Film has a rich tradition of incorporating and interacting with other practices and it is within this Rhyme & Rhythm strand where cinema and other art forms meet. Through performance – traditional and contemporary dance, and theatre; visual art – portrait photography, painting, sculpture, street art, and video art; and music – from afrobeat to jazz, via Bollywood, blues, classical, electronic, gypsy folk, pop, punk, post-punk, and rumba.
Each film offers one artistic expression within another and spotlights the work of each artist:
Margarita Fernandez by Edgardo Cozarinsky, Brigitte Lacombe by Lynne Ramsay, Jérôme Bel by Jérôme Bel. Films such as Bring Down The Walls by Phil Collins and All the Possibilities... by Marsha Gordon & Louis Cherry experiment with the language of cinema to bring to life, and to the screen, house music and abstract painting respectively.
Art is also a form of resistance and the majority of the artists featured use their craft to imagine and demand a better world: In Breaking Barriers, The Casteless Collective is a protest band offering solidarity with ‘the untouchables’. Elsewhere in India, a singer uses her voice to spearhead the #MeToo movement in Shut Up Sona. The Go-Go’s as an all-female band find themselves fighting an almost all-male music industry. In King Rocker Robert Lloyd’s lyrics speak out for the working-classes of the Midlands. In Southern Journey (Revisited) blues offers an outlet to those ignored by the media in Southern states USA. In Gracefully, a trans dancer continues to dance in defiance of the ban in Iran. And Keith Haring: Street Art Boy remembers an artist who died while raising awareness of the AIDS epidemic.
Remembering artists who have passed away more recently, a number of the films in the programme address how we want to be remembered and what we leave behind. In Schlingensief – A Voice That Shook the Silence, an incredible assembly of archive captures the legacy of the prolific theatre and filmmaker. In The Vasulka Effect, the grandparents of video art, Steina and Woody Vasulka, are struggling to catalogue their body of work when they are re-discovered by the art world they thought had forgotten them. And in Universe we remember Wallace Roney, the jazz musician who died of COVID-19-related illness in March without seeing the release of the already unreleased composition he was bestowed by his mentor Miles Davis.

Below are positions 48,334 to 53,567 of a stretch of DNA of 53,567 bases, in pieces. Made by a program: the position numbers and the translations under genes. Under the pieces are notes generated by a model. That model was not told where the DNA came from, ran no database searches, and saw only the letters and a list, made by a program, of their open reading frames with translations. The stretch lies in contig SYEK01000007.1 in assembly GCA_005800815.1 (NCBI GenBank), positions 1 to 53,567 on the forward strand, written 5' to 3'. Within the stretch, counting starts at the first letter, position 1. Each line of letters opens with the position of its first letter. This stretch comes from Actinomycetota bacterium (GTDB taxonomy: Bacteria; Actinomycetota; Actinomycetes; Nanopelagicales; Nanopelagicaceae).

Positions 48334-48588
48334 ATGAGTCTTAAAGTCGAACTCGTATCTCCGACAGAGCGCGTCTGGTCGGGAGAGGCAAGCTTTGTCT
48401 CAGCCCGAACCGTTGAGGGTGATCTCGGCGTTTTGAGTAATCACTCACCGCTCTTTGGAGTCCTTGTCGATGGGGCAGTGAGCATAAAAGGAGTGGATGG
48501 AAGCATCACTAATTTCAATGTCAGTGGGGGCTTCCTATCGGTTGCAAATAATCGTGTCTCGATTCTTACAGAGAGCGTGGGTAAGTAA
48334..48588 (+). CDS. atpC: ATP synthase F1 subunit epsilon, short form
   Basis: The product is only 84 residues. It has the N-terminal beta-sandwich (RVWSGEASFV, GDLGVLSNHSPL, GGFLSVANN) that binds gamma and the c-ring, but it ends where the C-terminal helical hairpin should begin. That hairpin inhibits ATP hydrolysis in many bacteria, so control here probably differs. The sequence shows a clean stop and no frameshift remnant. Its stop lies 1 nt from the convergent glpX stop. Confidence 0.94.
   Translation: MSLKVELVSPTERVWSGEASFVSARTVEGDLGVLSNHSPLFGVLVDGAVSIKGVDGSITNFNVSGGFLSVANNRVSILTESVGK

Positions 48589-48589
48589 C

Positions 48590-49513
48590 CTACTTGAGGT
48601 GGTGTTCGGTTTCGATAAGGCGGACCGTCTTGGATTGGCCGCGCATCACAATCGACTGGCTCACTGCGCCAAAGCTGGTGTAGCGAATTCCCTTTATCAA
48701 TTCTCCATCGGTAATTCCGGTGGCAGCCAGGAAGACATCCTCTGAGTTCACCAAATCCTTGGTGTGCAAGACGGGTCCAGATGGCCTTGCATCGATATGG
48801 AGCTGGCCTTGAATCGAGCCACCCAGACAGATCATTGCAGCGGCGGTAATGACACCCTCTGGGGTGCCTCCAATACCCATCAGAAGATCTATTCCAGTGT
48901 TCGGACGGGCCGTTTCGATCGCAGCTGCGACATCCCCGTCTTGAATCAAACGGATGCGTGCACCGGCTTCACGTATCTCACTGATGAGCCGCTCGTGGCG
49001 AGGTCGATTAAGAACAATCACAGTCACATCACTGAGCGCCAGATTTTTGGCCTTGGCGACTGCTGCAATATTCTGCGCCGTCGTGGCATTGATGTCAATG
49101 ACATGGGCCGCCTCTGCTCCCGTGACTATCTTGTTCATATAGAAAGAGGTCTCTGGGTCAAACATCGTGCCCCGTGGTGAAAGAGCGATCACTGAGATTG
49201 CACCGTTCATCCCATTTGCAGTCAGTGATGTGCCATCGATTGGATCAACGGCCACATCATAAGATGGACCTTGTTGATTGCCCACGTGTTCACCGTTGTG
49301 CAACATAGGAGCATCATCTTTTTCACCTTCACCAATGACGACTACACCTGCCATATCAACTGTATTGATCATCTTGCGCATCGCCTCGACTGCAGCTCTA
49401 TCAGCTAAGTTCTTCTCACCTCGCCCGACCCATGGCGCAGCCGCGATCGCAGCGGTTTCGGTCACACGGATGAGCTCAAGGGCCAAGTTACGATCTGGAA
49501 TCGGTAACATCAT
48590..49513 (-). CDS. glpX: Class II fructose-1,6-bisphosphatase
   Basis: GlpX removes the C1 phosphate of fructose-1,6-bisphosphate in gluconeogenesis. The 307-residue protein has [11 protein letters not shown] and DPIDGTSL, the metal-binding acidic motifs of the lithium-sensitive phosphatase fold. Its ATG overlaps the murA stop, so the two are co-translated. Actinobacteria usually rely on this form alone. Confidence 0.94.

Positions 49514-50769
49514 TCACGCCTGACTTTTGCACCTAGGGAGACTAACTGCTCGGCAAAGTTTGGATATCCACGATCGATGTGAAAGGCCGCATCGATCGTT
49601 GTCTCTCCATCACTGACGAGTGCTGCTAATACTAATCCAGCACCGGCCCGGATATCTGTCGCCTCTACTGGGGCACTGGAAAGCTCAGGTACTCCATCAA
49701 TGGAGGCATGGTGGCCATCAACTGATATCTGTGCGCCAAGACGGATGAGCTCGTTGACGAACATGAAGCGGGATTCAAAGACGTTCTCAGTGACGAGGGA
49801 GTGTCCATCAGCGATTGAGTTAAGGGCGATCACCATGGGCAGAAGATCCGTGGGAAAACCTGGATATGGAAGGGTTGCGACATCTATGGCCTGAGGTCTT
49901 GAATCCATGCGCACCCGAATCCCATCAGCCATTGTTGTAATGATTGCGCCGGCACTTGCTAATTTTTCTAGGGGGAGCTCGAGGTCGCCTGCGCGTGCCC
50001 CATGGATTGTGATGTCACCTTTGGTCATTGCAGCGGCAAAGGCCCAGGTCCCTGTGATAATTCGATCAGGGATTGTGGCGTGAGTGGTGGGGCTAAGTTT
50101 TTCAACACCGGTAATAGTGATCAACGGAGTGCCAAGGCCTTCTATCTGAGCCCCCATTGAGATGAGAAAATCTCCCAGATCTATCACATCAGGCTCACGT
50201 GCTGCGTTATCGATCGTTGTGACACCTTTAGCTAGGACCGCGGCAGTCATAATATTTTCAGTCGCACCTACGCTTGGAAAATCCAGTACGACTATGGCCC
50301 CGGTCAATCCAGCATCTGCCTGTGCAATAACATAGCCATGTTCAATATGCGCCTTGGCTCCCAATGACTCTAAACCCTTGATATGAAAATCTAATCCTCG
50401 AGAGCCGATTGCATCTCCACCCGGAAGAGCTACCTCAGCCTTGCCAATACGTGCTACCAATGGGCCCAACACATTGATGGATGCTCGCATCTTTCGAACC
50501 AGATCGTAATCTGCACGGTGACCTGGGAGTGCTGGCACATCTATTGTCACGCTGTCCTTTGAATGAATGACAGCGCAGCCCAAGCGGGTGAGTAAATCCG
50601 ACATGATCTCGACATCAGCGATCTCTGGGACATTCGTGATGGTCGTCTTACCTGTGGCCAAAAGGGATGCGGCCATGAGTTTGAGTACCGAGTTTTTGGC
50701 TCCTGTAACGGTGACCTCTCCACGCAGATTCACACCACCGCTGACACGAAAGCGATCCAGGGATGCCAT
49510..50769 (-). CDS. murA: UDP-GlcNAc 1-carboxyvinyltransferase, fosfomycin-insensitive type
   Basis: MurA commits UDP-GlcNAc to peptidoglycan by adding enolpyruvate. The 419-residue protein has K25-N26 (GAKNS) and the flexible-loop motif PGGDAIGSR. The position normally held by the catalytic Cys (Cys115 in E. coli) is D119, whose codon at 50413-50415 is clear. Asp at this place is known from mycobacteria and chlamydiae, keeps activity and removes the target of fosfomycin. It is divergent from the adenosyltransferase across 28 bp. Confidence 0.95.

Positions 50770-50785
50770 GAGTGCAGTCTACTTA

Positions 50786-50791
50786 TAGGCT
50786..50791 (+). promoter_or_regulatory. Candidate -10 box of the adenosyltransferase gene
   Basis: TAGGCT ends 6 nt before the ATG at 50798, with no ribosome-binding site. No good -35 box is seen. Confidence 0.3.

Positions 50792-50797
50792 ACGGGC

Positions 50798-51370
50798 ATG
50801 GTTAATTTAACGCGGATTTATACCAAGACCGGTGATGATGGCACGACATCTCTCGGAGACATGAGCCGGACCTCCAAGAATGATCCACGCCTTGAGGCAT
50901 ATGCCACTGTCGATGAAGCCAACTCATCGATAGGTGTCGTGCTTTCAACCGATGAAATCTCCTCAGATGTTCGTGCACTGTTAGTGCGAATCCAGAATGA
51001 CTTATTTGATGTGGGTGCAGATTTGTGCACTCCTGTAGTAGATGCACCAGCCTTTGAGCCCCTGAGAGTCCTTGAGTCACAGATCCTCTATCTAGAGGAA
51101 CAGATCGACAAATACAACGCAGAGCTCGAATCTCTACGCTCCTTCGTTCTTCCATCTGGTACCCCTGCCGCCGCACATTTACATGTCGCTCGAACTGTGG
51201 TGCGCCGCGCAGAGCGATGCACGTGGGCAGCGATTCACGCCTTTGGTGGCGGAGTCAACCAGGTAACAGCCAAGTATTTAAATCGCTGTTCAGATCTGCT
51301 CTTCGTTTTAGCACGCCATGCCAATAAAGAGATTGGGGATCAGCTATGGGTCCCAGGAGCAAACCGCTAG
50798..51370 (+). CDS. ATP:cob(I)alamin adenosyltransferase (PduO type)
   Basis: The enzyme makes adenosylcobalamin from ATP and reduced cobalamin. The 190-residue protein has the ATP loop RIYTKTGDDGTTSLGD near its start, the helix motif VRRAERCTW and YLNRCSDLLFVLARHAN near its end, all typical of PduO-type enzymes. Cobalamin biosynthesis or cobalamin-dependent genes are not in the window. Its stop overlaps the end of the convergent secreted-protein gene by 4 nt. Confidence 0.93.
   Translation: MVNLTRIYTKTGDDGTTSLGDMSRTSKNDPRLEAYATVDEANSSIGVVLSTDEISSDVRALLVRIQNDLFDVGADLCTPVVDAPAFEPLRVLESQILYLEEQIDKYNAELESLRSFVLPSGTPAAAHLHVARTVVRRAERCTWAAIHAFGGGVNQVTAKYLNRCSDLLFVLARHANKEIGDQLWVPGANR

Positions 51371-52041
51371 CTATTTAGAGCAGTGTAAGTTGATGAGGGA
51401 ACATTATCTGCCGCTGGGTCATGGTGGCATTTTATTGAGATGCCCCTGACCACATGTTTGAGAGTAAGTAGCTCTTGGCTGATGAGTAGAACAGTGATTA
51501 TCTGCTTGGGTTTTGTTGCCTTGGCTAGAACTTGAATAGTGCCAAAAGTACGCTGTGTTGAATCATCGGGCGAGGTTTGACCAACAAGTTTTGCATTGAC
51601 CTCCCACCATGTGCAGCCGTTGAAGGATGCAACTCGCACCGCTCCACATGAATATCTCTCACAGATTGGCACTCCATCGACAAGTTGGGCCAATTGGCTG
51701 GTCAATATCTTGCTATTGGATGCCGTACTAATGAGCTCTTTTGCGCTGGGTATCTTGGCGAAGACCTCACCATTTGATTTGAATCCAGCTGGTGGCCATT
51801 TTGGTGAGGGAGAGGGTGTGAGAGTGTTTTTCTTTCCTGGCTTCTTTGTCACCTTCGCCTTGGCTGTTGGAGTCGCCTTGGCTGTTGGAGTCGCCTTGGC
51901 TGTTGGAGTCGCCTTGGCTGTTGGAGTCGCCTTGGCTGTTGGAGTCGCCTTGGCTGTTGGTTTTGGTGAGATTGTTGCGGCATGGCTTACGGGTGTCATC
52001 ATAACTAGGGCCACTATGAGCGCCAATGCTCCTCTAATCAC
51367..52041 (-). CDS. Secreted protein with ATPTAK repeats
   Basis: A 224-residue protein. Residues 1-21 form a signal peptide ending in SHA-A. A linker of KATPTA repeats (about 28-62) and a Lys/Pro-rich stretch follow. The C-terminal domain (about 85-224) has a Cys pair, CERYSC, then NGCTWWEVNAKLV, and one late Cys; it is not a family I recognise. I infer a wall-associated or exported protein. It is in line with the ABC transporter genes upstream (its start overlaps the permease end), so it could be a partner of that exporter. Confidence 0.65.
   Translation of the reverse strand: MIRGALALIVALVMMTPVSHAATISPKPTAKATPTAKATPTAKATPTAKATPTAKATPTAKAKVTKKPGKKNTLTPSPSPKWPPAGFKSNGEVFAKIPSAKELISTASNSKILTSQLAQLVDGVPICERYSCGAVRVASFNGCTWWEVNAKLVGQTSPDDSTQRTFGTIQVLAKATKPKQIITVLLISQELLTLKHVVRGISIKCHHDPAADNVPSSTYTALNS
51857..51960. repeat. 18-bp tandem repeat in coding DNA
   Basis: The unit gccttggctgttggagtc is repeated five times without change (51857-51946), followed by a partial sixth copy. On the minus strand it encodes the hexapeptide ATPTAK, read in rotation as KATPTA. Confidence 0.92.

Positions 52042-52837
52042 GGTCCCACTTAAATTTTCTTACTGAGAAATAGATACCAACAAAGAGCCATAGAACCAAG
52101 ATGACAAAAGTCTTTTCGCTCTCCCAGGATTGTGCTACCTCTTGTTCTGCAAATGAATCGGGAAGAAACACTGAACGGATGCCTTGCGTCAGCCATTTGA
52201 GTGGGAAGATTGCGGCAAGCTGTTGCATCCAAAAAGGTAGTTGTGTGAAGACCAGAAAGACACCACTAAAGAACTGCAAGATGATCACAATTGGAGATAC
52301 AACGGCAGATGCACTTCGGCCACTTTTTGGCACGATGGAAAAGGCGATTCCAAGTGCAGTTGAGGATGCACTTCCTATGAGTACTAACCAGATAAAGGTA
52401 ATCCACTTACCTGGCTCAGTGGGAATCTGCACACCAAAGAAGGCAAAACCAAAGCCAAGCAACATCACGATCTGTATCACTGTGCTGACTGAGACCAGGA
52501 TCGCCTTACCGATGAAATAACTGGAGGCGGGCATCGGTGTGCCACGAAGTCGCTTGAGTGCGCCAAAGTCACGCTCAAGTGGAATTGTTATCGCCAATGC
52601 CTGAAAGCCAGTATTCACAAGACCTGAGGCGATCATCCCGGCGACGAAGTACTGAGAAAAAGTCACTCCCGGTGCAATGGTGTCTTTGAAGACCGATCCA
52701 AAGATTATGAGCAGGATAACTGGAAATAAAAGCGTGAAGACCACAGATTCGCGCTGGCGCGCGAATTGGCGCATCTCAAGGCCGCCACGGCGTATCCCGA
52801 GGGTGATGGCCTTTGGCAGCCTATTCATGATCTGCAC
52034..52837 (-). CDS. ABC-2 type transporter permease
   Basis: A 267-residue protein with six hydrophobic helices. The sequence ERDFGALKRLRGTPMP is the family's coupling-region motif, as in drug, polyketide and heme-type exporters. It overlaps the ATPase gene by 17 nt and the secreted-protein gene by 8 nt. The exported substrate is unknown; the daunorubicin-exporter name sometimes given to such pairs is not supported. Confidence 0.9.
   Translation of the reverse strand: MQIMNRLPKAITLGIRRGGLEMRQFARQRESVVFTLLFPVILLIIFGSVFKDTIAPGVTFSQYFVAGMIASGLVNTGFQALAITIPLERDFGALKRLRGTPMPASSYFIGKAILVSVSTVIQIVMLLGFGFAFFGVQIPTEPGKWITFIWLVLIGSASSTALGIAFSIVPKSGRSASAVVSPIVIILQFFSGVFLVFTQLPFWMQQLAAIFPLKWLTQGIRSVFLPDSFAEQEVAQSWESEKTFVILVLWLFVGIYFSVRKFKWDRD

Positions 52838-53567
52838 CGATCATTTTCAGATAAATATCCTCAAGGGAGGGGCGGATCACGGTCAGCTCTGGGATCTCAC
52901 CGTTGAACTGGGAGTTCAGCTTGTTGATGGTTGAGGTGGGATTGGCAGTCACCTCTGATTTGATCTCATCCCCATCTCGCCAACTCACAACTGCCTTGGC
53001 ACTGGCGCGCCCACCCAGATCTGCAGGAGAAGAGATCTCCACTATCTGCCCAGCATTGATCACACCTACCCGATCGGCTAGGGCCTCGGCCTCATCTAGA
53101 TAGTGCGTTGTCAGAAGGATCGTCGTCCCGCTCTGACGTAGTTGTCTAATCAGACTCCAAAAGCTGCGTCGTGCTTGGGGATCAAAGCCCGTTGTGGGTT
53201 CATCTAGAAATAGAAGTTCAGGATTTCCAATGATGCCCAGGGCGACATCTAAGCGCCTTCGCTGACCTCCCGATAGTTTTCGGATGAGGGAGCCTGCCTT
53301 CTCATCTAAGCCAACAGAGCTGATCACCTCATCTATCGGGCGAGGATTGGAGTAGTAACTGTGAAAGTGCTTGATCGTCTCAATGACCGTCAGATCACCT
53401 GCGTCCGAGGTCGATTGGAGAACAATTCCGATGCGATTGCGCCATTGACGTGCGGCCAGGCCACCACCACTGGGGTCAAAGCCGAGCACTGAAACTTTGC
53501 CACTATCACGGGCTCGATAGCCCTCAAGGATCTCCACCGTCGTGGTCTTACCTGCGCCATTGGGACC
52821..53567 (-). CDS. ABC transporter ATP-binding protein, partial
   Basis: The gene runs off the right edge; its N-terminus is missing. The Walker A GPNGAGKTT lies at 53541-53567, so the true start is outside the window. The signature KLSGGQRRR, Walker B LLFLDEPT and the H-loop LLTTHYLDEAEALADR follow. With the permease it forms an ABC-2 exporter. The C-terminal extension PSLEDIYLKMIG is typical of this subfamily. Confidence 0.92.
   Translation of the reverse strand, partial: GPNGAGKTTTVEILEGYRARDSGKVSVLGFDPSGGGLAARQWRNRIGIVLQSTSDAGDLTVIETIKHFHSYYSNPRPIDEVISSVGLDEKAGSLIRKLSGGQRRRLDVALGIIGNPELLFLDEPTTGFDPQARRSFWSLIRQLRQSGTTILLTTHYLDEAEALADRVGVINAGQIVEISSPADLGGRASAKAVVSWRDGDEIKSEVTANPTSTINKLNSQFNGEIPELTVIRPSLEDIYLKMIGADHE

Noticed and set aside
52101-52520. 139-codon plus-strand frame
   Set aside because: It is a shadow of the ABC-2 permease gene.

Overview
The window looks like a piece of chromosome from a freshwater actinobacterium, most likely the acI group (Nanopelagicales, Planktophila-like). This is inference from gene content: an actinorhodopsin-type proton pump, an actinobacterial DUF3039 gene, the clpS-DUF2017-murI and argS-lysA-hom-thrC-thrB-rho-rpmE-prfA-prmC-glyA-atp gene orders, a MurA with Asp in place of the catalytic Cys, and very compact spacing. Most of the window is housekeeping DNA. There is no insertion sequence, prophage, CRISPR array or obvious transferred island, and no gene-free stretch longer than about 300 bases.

Finally, Faith and Branko reminds us that despite language and cultural barriers, it is possible to fall in love not just with music but through music. A timely reminder that in a climate not only of social distancing, but mass isolation, insularity and segregation, art and culture crosses borders and brings us together.
From the UK and Serbia, across Europe, and to Argentina, Cuba and Nigeria, a diverse range of creative talent both in front of and behind the camera will rock and shine in this year’s Rhyme & Rhythm selection, offering encounters and inspirations to a different beat.
Melanie Iredale & Agnès Wildenstein
Deputy Director / Associate Programmer